The need for the development of the Hotel and catering industry in Nigeria, has been on the increase in recent times. This arose out of the greater need to diversify the revenue base of the country, considering the persisting slide in the price of crude oil at the International Oil Market, (The Guardian, Nov.25, 1998:4). The development of the Hotel and Catering sub-sector, therefore, becomes pertinent because it provides the 'fertile' ground for the growth and development of Tourism industry. Tourism is, the fastest growing industry in the world today, and, considering the abundant tourism potential in the country, it 'has been accorded a "preferred sector" status in the national economy, (Ugwu, 1998:42). But touism cannot grow or develop where there is not in place a well established Hotel and Catering industry, (Adeoye, 1977: 11; Duru, 1998:46).

Also, as Nigeria continue to nurse the ambition of hosting the World Cup tournament by the year 2006, the development of the Hotel and Catering industry in the country would be a boost to this ambition. Nigeria would never have been allowed to host the World Youth Soccer Championship tagged 'Nigeria 99' if there are no existing Hotel; and Catering firms.

On the other hand, there has been a persistent call on Nigerian workers to improve their performance, so as to contribute more to national development, (Ekundayo, 1988: 11; Agbetuyi, 1998:25). But, one would not expect much from a hungry worker, and therefore studies such as the one undertaken hereby will help to direct the attention of those at the helm of affairs to those salient factors that would need to be addressed first before demand for better performance can be made of the workers.


The Hotel and Catering industry, if well managed and developed has been known to complement the tourism industry thereby enhancing revenue generation for the national economy.

Meanwhile, it has been discovered that the Hotel and Catering industry in Nigeria has not been bracing up to expectation for some reasons which boarder on inability to attract, retain, and actuate personnel effectively and efficiently, (Adeoye, 1977: 11; Ifedi, 1986:3).

Lately, however, it has been noted amongst the hoteliers that though attracting, retaining, and actuating personnel effectively plays a role here, the bulk of the problem may centre on the dissatisfaction among the workers on the existing salary and fringe benefit schemes as well as poor working conditions which leads to such vices as lateness to work, absenteeism, and in extreme cases outright resignation. This leads to loss of customer confidence and therefore revenue because, the employee might not even be around to receive the customer as at when due.

Also, where the employee is on seat, the reception accorded a customer is usually very cold and sometimes hostile. There have also been some reported theft cases. All these continue to impede on the desired development of the sub-sector.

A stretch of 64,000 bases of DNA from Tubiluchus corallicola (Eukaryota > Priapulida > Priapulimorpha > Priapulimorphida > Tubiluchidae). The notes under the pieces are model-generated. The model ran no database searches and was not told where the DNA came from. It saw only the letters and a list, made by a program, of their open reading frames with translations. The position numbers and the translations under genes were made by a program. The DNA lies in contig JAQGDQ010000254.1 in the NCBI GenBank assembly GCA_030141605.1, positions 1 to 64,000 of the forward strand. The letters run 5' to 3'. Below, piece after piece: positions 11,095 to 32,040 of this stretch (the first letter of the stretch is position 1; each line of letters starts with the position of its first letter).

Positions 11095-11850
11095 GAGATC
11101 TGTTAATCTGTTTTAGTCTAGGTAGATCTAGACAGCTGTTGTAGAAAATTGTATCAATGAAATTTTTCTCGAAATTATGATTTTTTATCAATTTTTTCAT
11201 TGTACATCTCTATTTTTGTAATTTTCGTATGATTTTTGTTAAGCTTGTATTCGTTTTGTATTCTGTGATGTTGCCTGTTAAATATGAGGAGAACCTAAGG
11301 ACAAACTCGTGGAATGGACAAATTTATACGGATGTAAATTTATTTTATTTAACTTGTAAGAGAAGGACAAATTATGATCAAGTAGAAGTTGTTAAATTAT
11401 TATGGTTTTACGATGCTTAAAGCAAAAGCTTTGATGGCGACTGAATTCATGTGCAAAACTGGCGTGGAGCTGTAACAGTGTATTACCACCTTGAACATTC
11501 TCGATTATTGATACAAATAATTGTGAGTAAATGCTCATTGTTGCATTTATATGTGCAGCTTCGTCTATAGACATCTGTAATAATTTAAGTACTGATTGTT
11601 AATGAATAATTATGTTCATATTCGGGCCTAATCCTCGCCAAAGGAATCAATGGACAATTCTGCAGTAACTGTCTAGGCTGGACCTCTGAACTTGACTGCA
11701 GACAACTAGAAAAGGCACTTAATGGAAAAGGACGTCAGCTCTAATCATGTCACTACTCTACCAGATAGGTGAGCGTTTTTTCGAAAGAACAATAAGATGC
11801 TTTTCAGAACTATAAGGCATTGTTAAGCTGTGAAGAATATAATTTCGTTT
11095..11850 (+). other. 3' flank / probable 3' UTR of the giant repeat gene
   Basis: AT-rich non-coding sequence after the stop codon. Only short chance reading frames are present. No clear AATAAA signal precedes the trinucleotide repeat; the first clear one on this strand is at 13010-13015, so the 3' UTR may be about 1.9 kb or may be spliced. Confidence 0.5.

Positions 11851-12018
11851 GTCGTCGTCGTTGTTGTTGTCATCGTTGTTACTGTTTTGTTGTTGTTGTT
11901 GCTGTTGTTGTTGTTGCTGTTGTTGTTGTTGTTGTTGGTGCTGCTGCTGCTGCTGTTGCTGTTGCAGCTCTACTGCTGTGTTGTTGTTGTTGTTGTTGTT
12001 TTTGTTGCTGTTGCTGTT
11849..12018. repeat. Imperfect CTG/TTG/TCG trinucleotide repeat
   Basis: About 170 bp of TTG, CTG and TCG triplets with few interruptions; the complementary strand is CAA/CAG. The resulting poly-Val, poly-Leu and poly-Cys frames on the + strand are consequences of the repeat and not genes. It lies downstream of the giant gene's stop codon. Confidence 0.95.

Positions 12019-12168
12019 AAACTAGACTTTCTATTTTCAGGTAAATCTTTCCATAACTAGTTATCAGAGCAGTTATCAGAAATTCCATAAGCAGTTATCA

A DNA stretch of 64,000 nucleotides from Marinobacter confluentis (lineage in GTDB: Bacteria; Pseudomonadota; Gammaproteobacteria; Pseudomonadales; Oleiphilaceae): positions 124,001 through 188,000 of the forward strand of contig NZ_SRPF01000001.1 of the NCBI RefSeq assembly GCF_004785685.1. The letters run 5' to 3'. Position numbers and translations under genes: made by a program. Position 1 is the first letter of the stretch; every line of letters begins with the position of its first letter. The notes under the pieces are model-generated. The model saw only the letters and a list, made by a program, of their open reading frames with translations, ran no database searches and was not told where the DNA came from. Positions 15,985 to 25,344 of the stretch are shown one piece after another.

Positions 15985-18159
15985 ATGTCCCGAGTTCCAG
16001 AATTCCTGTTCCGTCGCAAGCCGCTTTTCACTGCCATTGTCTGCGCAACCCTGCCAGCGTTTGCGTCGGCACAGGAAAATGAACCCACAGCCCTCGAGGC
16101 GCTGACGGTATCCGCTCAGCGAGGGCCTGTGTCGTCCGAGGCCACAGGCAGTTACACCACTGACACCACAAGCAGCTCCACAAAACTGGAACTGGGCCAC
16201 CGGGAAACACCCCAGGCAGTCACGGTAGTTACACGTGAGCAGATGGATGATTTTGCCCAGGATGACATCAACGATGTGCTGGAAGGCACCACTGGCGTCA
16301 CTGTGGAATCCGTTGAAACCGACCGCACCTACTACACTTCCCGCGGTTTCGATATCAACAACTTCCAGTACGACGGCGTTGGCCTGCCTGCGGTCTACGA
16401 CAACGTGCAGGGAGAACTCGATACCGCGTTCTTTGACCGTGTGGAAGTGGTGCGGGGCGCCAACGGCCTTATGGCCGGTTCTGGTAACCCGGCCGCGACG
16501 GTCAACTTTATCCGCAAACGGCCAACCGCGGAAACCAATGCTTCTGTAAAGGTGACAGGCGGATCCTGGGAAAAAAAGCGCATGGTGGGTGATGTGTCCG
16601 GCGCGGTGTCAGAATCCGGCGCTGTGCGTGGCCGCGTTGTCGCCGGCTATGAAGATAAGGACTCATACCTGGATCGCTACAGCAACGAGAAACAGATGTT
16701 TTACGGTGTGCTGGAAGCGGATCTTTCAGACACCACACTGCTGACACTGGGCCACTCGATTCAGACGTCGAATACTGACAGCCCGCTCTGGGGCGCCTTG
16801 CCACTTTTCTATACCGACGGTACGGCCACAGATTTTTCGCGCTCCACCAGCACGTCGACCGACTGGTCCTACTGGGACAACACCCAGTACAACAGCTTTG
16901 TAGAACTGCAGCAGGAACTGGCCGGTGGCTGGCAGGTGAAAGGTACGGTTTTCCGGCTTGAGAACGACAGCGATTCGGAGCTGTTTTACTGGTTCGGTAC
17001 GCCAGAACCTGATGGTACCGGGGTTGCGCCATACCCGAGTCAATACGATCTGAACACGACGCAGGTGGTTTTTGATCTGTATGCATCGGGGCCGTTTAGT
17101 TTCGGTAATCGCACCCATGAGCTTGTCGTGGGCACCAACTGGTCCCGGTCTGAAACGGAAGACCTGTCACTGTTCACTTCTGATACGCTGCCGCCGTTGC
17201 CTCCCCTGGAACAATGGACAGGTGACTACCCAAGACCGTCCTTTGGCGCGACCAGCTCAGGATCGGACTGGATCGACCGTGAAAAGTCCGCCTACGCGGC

It is therefore the thrust of this research study to investigate an aspect of the problem-poor fringe benefit schemes, with the aim of establishing its effect on the performance of workers in the industry. And also, making useful suggestions that will lead to improved fringe benefits administration in the Hotel and Catering industry, as a way of engendering better performance among the workers, and consequently enhancing the viability of the subsector.


Focusing on the aspect of the problem as identified in the foregoing statement, the questions that arise are:

  1. what is the state of fringe benefit programmes in Hotel and Catering industry in Nigeria?
  2. can the existing benefit schemes be helpful in attracting, retaining and actuating personnel effectively and efficiently?
  • can poor fringe benefit schemes act as an impediment to better performance by workers in the industry?


To facilitate the investigation of the problem, certain sub-issues will be addressed. These include.

  1. Which fringe benefits are operational in the Hotel and Catering industry in Nigeria?
  2. Are they helpful in attracting employees to the sub-sector?
  • Do they help to retain the services of the employees for a longtime in the industry?
  1. Do they affect the workers level of commitment?
  2. What effect do they have on manpower turnover in the industry?
  3. Do they affect the rate of absenteeism among the workers?
  • What effect do they have on the workers morale?


The purpose of the study is to assess the impact of fringe benefits on the performance of workers in the Hotel and Catering industry, and to establish whether poor fringe benefit schemes could be an impediment to better performance by the workers thereby hindering the growth - and development of the sub-sector.


This study will examine the impact of fringe benefits on the performance of workers in the Hotel and Catering industry with a view to:

  1. identifying the fringe benefits that are operational in the Hotel and Catering industry in Nigeria;